Deforestation in Brazilian Amazon Remains High in May

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Deforestation in the Brazilian Amazon fell in May from the same month last year, but came in at the second-highest level on record for the period, continuing a devastating year for the world’s biggest rainforest. Online News

Figures based on satellite data published Friday by the national space agency, INPE, showed a total of 900 square kilometers (347 square miles) of forest cover in the Brazilian Amazon was destroyed last month — equivalent to more than 126,000 football fields.

The figure was down 35 percent from May 2021, but was still the second-worst since records began in August 2015.

And deforestation so far this year is up 12.7 percent from the same period last year.

Experts say the destruction is mainly driven by farming and ranching in Brazil, the world’s top producer of soy and beef.

President Jair Bolsonaro, an ally of Brazil’s powerful agribusiness lobby, has presided over a surge in destruction in the Amazon, a key resource in the race to curb climate change, since taking office in 2019.

Under the far-right president, who is up for reelection in October, average annual deforestation in the Brazilian Amazon has risen by 75 percent from the previous decade.

The Amazon River at sunset

At the Summit of the Americas in Los Angeles this week, Bolsonaro said his country could expand agribusiness without harming the Amazon, and complained to US President Joe Biden about international pressure over the issue.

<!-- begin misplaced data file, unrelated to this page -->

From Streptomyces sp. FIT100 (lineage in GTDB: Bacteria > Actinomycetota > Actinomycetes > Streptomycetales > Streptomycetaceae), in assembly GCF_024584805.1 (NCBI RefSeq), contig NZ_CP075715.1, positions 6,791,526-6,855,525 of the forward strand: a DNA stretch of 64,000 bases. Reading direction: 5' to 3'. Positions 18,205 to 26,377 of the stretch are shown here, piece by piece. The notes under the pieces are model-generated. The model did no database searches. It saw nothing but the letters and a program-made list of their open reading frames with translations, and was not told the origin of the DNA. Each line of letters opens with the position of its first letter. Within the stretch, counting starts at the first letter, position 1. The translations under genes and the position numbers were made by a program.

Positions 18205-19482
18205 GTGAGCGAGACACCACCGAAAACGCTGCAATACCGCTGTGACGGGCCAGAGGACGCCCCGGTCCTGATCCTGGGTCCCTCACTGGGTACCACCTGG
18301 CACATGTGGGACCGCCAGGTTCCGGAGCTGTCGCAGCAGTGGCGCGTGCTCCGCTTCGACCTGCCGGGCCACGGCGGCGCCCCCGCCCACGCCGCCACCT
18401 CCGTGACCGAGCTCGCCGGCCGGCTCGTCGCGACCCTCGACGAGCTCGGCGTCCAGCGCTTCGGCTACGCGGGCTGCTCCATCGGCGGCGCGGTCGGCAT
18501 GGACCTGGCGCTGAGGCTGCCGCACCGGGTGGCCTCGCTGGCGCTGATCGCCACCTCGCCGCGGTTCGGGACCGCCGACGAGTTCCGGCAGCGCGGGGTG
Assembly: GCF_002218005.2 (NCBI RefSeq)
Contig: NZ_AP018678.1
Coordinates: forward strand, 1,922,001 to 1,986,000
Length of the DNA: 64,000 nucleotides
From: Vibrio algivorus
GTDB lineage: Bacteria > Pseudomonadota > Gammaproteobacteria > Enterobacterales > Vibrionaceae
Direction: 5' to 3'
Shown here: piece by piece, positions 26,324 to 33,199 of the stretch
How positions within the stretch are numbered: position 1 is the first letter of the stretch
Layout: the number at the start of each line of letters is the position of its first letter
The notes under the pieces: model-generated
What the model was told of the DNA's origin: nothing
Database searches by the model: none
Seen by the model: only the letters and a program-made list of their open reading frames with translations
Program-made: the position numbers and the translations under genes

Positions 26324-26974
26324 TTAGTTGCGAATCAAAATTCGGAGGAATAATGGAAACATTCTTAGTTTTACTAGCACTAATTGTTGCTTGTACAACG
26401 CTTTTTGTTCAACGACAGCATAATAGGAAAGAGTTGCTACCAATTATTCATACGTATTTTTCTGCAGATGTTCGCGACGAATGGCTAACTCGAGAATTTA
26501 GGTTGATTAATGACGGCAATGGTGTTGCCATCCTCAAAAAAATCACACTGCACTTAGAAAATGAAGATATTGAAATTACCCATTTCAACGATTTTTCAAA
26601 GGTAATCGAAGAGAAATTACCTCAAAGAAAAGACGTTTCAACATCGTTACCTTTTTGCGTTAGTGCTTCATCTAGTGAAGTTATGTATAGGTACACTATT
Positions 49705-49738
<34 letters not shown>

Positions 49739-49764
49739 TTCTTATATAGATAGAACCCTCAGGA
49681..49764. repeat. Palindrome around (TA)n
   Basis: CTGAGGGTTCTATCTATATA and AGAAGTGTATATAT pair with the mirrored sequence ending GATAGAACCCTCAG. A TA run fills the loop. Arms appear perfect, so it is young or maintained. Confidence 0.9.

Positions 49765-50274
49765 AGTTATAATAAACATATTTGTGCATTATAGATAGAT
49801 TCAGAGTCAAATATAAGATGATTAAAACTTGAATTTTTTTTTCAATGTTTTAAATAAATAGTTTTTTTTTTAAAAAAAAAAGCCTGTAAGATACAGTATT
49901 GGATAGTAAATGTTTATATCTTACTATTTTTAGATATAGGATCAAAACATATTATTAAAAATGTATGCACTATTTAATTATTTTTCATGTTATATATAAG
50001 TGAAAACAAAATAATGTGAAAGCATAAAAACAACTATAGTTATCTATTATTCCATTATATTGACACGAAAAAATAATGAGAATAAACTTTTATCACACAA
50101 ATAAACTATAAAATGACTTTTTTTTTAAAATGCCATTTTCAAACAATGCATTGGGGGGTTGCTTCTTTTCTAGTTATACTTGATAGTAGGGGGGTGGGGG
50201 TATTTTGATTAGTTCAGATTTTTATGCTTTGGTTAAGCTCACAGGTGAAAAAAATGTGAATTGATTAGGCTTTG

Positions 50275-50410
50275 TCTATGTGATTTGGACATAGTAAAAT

“We have a wealth in the heart of Brazil — our Amazon, which is bigger than Western Europe, with incalculable riches, biodiversity, mineral wealth, drinking water and oxygen sources,” Bolsonaro said, as he met Biden on the sidelines of the summit.

“Sometimes we feel that our sovereignty is threatened in that area but Brazil preserves its territory well,” he said.

“On the environmental issue we have our difficulties but we do our best to defend our interests.”

Experts say otherwise.

“Despite all the alerts from the scientific community, Brazil continues flying in the face of sustainable development,” Mariana Napolitano, science director at the World Wildlife Fund (WWF) Brazil, told AFP.

“These deforestation records make it clear an environmentally just and balanced future is more remote every day and make it clear how ineffective current environmental policies are.”


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